efe-epaBy Jake Threadgould Madrid

Spanish lawmakers on Thursday were set to approve the government’s proposal to extend the nation’s state of alarm until 26 April following a parliamentary debate scant in political unity in the face of the coronavirus pandemic.

The measure tabled by Prime Minister Pedro Sánchez is expected to get the backing of his Socialist Party (PSOE), its left-wing coalition partner Unidas Podemos and the main conservative opposition Popular Party, but Catalan separatist party ERC said they and the far-right Vox planned to vote against it.

Addressing the almost empty benches of Congress, the lower chamber, Sánchez criticised the political division that had arisen during a crisis that has seen Spain become one of the three deadliest coronavirus hotspots in the world.

He said that while the pandemic had triggered a global health, social and economic crisis, Spain had added a fourth element to the list: “a political crisis.”

The PSOE leader accused right-wing parliamentary groups, the PP and Vox, of launching accusations at the government that were based on falsities.

These, Sánchez said, included claims the government had failed to heed warnings from the World Health Organization or that it was covering up the true number of victims in the country.

He acknowledged that hindsight served to highlight areas where the government response could have been improved, but argued that the whole of Europe had reacted late to the crisis and that Spain had nonetheless been one of the first Western countries to impose such severe restrictions.

“If the virus affects us all equally, then what use is division?” he said.

He has called on all political parties to come together next week to design a “grand pact” for the regeneration of the country once the crisis has passed, something Spanish politicians have likened to the Moncloa Pact signed in the late 1970s after Francisco Franco’s dictatorship.

“I am only asking you what I can offer in return, unity and loyalty,” he told MPs Thursday.

"Either we overcome this crisis with a deal or we become the sole country in the world whose opposition only offers controversies about not being on top of a health crisis.”

But the political scene that unfurled in the chamber as each party spokesperson took to the lectern, was far from united.

Although his party lent its support to the extension of the lockdown in Spain, PP leader Pablo Casado said the prime minister’s offer of a national pact served only to “cover up” the government’s failures in its management of the health crisis.

“Spaniards deserve a government that doesn’t lie,” the conservative leader said.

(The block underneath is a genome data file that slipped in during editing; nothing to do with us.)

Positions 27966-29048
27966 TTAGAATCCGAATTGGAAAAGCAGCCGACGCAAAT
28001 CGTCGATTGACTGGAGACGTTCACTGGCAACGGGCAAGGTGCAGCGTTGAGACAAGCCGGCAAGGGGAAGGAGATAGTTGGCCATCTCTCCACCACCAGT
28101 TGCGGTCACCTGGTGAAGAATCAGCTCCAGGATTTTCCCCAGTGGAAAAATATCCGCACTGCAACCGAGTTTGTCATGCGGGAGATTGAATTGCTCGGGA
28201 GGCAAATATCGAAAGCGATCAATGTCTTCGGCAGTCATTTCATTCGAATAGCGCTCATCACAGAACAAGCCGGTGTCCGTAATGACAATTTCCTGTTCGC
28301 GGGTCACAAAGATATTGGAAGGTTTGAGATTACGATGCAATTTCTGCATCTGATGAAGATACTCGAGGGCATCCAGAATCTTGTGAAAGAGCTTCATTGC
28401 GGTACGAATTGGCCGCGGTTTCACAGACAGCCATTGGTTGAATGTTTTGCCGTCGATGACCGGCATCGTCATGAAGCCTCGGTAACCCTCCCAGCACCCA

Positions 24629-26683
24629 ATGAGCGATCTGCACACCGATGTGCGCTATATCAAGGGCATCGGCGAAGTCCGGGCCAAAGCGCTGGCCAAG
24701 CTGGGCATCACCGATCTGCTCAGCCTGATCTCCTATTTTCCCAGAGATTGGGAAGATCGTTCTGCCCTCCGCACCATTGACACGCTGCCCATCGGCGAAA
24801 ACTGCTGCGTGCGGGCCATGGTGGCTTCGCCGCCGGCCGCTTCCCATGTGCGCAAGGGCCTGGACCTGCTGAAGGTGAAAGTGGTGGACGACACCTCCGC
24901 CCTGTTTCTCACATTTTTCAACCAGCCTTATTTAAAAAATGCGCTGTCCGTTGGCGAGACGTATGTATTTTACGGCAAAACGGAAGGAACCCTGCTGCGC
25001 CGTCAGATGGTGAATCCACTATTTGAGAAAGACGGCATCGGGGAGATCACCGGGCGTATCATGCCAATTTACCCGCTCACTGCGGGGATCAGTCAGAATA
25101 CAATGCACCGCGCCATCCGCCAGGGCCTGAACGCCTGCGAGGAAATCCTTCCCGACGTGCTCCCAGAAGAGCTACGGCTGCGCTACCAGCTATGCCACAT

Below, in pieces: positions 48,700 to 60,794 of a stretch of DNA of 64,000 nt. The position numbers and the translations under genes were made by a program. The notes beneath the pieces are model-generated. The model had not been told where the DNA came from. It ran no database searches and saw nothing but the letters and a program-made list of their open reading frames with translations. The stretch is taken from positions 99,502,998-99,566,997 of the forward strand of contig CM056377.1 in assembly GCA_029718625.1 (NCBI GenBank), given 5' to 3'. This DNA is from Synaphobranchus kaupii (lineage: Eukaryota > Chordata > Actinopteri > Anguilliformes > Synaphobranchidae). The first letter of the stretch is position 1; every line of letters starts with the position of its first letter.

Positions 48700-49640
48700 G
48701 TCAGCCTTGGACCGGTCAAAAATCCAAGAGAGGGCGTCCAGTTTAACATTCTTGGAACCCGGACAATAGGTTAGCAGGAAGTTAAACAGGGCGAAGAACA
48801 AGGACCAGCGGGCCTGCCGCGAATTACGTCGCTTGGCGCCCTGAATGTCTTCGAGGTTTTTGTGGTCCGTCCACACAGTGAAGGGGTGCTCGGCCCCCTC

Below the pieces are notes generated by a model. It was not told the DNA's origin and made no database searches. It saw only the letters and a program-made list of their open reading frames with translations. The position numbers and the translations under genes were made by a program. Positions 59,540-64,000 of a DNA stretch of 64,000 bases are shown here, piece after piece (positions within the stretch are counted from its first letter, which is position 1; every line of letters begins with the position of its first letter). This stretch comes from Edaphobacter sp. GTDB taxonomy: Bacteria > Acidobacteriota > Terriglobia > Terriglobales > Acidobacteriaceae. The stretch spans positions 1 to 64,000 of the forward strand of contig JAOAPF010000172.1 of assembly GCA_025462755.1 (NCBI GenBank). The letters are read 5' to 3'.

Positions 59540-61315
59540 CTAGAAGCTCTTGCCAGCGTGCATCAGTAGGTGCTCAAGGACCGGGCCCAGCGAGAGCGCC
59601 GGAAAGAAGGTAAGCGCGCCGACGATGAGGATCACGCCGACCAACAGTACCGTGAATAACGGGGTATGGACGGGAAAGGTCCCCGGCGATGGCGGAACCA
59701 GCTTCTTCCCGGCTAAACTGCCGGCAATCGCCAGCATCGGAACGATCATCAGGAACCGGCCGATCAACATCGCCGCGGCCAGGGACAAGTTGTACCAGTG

Vox’s firebrand frontman Santiago Abascal said Spain would emerge stronger from the crisis if Sánchez stood down and said the prime minister and Pablo Iglesias, the leader of Podemos, were “responsible for the highest fatality rate in the world.”

Members of the coalition government rounded on both the PP and Vox, accusing them of using the crisis to push their own political agenda with targeted campaigns against the government rather than showing unity with the country at a time of crisis.

Podemos’ Pablo Echenique said: “The epidemic, politically speaking, has gone over their heads. They are falsely accusing the government of not properly responding to it but they remain stuck in the world before the epidemic.”

He cited examples such as the United Kingdom and Portugal, where MPs had reached across parliamentary divides to tackle the pandemic jointly.

Echenique had also warned Sánchez against lifting the lockdown prematurely after the prime minister suggested some non-essential workers might be allowed return to work on Monday.

This was the third time Spain’s government had convened a parliamentary session to extend the lockdown, which since 14 March has kept 47 million people largely housebound, save for trips to the supermarket, doctor’s appointments and pharmacies.

The prime minister said he was sure that “within 15 days, I’ll have to come back and ask for another one.”

As the debate got underway, Spain’s health ministry said the number of coronavirus-related deaths in Spain jumped above 15,000, although the daily fatality rate dropped to 683 from 757 the previous day.

There were 5,756 new infections and 4,144 recoveries in the last 24 hours, bringing the overall figures since the outbreak began in late February to 15,238 deaths, 152,446 confirmed cases and 52,165 respectively. Around 85,000 cases are active.

For the second day in a row, the ministry did not provide details on the number of patients requiring ICU treatment, the reduction of which was the focal point of Sánchez’s decision to strengthen the national lockdown late last month by asking all non-essential workers to stay at home.

The fatality rate registered Thursday — 4.69 percent — is the lowest since the outbreak began.

The latest data keeps Spain in second place globally in terms of infection numbers overall, after the United States, which has leapfrogged Spain to become the second deadliest hotspot after Italy.

As well as addressing politicians in Spain, Sánchez used his appearance in Congress to level a warning at the European Union as Eurogroup minister prepared to resume discussions on an economic response on the crisis.

Spain has vocally called for swifter action from the bloc and backed the proposed issuance of so-called coronabond, mutualized debt packages that would allow the cash-strapped government handle the economic fallout of the Covid-19 crisis more cheaply.

“The EU is in danger if it does not show complete solidarity,” he said.

Northern European nations such as the Netherlands and Germany have opposed the coronabond proposals. EFE-EPA

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